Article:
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|Main||Large Print Fiction Gaines (Text)||31307018887143||Large Print||Available||-|
- ISBN: 9781410425447 (pbk. : alk. paper)
- ISBN: 1410425444 (pbk. : alk. paper)
- Physical Description: 339 p. (large print) ; 24 cm.
- Publisher: Waterville, Me. : Kennebec Large Print Perennial Favorites Collection, 2010.
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|Subject:||African American men > Fiction.
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A Lesson Before Dying
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A Lesson Before Dying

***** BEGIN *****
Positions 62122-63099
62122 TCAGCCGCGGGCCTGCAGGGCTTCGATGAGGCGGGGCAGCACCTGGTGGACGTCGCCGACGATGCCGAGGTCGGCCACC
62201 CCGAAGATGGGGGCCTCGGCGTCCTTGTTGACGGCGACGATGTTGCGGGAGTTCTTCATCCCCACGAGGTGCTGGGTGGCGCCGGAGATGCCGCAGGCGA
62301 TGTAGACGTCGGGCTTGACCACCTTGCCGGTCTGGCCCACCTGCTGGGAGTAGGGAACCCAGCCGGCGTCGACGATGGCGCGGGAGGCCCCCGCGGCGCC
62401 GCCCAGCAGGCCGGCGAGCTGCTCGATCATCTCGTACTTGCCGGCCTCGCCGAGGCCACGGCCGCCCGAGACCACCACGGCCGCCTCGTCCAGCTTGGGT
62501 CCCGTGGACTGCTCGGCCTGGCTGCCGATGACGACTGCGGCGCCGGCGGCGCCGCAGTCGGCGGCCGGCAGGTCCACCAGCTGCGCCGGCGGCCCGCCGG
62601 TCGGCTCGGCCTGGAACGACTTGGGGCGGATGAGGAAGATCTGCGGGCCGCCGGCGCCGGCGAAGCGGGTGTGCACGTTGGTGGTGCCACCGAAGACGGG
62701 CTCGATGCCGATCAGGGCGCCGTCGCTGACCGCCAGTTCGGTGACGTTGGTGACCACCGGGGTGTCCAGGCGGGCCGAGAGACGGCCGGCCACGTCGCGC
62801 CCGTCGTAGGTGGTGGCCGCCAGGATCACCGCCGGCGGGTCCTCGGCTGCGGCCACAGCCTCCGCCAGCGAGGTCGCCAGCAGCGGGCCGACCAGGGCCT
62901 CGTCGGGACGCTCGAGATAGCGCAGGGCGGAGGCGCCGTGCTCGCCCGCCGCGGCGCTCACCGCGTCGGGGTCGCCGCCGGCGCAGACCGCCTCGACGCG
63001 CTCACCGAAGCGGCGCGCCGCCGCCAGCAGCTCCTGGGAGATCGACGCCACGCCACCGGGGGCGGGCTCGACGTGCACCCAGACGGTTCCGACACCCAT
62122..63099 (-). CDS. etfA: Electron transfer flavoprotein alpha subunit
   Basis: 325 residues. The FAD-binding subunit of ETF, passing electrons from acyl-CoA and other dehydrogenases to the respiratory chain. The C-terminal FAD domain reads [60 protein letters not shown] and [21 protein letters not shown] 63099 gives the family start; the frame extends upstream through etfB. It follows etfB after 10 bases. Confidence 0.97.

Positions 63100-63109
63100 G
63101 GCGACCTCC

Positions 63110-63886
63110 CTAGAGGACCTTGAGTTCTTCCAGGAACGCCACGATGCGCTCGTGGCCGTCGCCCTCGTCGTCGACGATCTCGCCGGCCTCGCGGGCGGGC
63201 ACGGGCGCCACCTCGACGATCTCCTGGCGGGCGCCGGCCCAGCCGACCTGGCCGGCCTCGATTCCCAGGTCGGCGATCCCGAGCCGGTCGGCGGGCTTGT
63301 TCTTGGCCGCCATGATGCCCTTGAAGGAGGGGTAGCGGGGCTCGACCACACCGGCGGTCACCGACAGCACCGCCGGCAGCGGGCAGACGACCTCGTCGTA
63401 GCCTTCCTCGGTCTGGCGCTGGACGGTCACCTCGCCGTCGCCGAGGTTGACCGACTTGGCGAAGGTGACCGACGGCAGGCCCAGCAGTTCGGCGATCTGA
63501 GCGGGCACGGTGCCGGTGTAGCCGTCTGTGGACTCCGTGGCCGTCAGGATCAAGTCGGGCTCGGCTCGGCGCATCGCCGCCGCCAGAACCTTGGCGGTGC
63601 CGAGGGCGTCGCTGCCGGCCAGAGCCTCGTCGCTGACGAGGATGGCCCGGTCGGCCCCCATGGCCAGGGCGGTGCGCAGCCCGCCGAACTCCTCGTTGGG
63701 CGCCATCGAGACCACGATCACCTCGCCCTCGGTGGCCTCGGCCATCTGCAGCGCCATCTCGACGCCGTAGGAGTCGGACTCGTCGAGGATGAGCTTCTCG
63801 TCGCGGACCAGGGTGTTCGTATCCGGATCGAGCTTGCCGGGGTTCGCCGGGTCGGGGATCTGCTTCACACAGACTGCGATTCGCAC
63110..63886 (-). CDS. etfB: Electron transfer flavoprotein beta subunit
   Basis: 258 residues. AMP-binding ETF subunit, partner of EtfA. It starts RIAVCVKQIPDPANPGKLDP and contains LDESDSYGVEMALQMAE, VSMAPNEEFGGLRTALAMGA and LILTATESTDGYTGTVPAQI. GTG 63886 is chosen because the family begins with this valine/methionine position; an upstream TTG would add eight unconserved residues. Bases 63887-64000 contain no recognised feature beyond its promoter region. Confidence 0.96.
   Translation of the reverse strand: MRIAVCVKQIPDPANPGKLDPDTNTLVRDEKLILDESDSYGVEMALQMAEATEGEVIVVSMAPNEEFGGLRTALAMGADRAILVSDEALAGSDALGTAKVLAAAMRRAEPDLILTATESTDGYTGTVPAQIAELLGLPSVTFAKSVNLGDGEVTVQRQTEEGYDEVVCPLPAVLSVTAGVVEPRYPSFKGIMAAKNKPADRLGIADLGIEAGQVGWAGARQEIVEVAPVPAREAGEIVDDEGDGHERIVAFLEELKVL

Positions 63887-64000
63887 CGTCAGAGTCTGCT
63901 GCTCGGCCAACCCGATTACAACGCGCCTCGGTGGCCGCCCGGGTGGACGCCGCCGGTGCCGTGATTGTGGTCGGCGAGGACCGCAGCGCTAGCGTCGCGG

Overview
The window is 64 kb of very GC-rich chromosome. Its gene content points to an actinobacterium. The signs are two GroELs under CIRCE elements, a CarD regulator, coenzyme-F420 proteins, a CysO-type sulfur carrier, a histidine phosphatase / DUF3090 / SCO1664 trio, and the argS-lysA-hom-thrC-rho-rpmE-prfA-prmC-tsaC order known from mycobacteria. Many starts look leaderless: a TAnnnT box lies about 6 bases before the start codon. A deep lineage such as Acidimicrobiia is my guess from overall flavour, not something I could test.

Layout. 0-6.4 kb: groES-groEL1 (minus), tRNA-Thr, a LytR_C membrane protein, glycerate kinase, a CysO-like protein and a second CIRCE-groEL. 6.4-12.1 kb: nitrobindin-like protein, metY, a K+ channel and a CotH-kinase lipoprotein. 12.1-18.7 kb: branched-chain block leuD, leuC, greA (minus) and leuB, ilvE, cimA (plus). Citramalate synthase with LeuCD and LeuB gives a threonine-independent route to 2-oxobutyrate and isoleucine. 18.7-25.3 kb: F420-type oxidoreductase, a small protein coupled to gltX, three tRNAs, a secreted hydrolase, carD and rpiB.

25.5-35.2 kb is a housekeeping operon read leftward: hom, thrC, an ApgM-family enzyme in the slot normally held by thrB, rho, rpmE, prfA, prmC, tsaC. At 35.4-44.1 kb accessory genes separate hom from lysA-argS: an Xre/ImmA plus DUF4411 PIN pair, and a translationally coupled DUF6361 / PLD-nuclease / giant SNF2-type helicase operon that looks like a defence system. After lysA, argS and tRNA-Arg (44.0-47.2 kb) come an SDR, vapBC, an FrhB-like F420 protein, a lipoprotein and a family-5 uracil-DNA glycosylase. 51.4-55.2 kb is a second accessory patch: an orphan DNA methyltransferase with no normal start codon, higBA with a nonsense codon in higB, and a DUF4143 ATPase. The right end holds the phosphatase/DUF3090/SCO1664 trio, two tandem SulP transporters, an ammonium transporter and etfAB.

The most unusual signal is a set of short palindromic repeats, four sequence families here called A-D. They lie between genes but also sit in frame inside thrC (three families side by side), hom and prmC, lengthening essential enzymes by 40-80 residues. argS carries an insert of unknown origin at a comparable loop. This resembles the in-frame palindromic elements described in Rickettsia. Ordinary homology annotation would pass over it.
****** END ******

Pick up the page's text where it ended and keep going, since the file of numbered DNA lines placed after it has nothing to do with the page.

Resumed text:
A Lesson Before Dying by Ernest J. GainesLeadtext: I WAS NOT THERE, yet I was there. No, I did not go to the trial, I did not hear the verdict, because I knew all the time what it would be. Still, I was there. I was there as much as anyone else was there. Either I sat behind my aunt and his godmother or I sat beside them. Both are large women, but his godmother is larger. She is of average height, five four, five five, but weighs nearly two hundred pounds.Once she and my aunt had found their places - two rows behind the table where he sat with his court - appointed attorney - his godmother became as immobile as a great stone or as one of our oak or cypress stumps. She never got up once to get water or go to the bathroom down in the basement. She just sat there staring at the boy's cleancropped head where he sat at the front table with his lawyer.Even after he had gone to await the jurors' verdict, her eyes remained in that one direction. She heard nothing said in the courtroom. Not by the prosecutor, not by the defense attorney, not by my aunt. (Oh, yes, she did hear one word - one word, for sure: "hog.") It was my aunt whose eyes followed the prosecutor as he moved from one side of the courtroom to the other, pounding his fist into the palm of his hand, pounding the table where his papers lay, pounding the rail that separated the jurors from the rest of the courtroom. It was my aunt who followed his every move, not his godmother. She was not even listening. She had gotten tired of listening. She knew, as we all knew, what the outcome would be. A white man had been killed during a robbery, and though two of the robbers had been killed on the spot, one had been captured, and he, too, would have to die. Though he told them no, he had nothing to do with it, that he was on his way to the White Rabbit Bar and Lounge when Brother and Bear drove up beside him and offered him a ride. After he got into the car, they asked him if he had any money. When he told them he didn't have a solitary dime, it was then that Brother and Bear started talking credit, saying that old GropÃ© should not mind crediting them a pint since he knew them well, and he knew that the grinding season was coming soon, and they would be able to pay him back then.The store was empty, except for the old storekeeper, Alcee GropÃ©, who sat on a stool behind the counter. He spoke first. He asked Jefferson about his godmother. Jefferson told him his nannan was all right. Old GropÃ© nodded his head. "You tell her for me I say hello," he told Jefferson. He looked at Brother and Bear. But he didn't like them. He didn't trust them. Jefferson could see that in his face. "Do for you boys?" he asked. "A bottle of that Apple White, there, Mr. GropÃ©," Bear said. Old GropÃ© got the bottle off the shelf, but he did not set it on the counter. He could see that the boys had already been drinking, and he became suspicious. "You boys got money?" he asked. Brother and Bear spread out all the money they had in their pockets on top of the counter. Old GropÃ© counted it with his eyes. "That's not enough," he said. "Come on, now, Mr. GropÃ©," they pleaded with him. "You know you go'n get your money soon as grinding start." "No," he said. "Money is slack everywhere. You bring the money, you get your wine." He turned to put the bottle back on the shelf. One of the boys, the one called Bear, started around the counter. "You, stop there," GropÃ© told him. "Go back." Bear had been drinking, and his eyes were glossy, he walked unsteadily, grinning all the time as he continued around the counter. "Go back," GropÃ© told him. "I mean, the last time now - go back." Bear continued. GropÃ© moved quickly toward the cash register, where he withdrew a revolver and started shooting. Soon there was shooting from another direction. When it was quiet again, Bear, GropÃ©, and Brother were all down on the floor, and only Jefferson was standing.He wanted to run, but he couldn't run. He couldn't even think. He didn't know where he was. He didn't know how he had gotten there. He couldn't remember ever getting into the car. He couldn't remember a thing he had done all day.He heard a voice calling. He thought the voice was coming from the liquor shelves. Then he realized that old GropÃ© was not dead, and that it was he who was calling. He made himself go to the end of the counter. He had to look across Bear to see the storekeeper. Both lay between the counter and the shelves of alcohol. Several bottles had been broken, and alcohol and blood covered their bodies as well as the floor. He stood there gaping at the old man slumped against the bottom shelf of gallons and half gallons of wine. He didn't know whether he should go to him or whether he should run out of there. The old man continued to call: "Boy? Boy? Boy?" Jefferson became frightened. The old man was still alive. He had seen him. He would tell on him. Now he started babbling. "It wasn't me. It wasn't me, Mr. GropÃ©. It was Brother and Bear. Brother shot you. It wasn't me. They made me come with them. You got to tell the law that, Mr. GropÃ©. You hear me, Mr. GropÃ©?"But he was talking to a dead man.Still he did not run. He didn't know what to do. He didn't believe that this had happened. Again he couldn't remember how he had gotten there. He didn't know whether he had come there with Brother and Bear, or whether he had walked in and seen all this after it happened.He looked from one dead body to the other. He didn't know whether he should call someone on the telephone or run. He had never dialed a telephone in his life, but he had seen other people use them. He didn't know what to do. He was standing by the liquor shelf, and suddenly he realized he needed a drink and needed it badly. He snatched a bottle off the shelf, wrung off the cap, and turned up the bottle, all in one continuous motion. The whiskey burned him like fire - his chest, his belly, even his nostrils. His eyes watered; he shook his head to clear his mind. Now he began to realize where he was. Now he began to realize fully what had happened. Now he knew he had to get out of there. He turned. He saw the money in the cash register, under the little wire clamps. He knew taking money was wrong. His nannan had told him never to steal. He didn't want to steal. But he didn't have a solitary dime in his pocket. And nobody was around, so who could say he stole it? Surely not one of the dead men.He was halfway across the room, the money stuffed inside his jacket pocket, the half bottle of whiskey clutched in his hand, when two white men walked into the store.That was his story.The prosecutor's story was different. The prosecutor argued that Jefferson and the other two had gone there with the full intention of robbing the old man and then killing him so that he could not identify them. When the old man and the other two robbers were all dead, this one - it proved the kind of animal he really was - stuffed the money into his pockets and celebrated the event by drinking over their still-bleeding bodies.The defense argued that Jefferson was innocent of all charges except being at the wrong place at the wrong time. There was absolutely no proof that there had been a conspiracy between himself and the other two. The fact that Mr. GropÃ© shot only Brother and Bear was proof of Jefferson's innocence. Why did Mr. GropÃ© shoot one boy twice and never shoot at Jefferson once? Because Jefferson was merely an innocent bystander. He took the whiskey to calm his nerves, not to celebrate. He took the money out of hunger and plain stupidity."Gentlemen of the jury, look at this - this - this boy. I almost said man, but I can't say man. Oh, sure, he has reached the age of twenty-one, when we, civilized men, consider the male species has reached manhood, but would you call this - this - this a man? No, not I. I would call it a boy and a fool. Excerpted from A Lesson Before Dying by Ernest J. Gaines All rights reserved by the original copyright owners. Excerpts are provided for display purposes only and may not be reproduced, reprinted or distributed without the written permission of the publisher.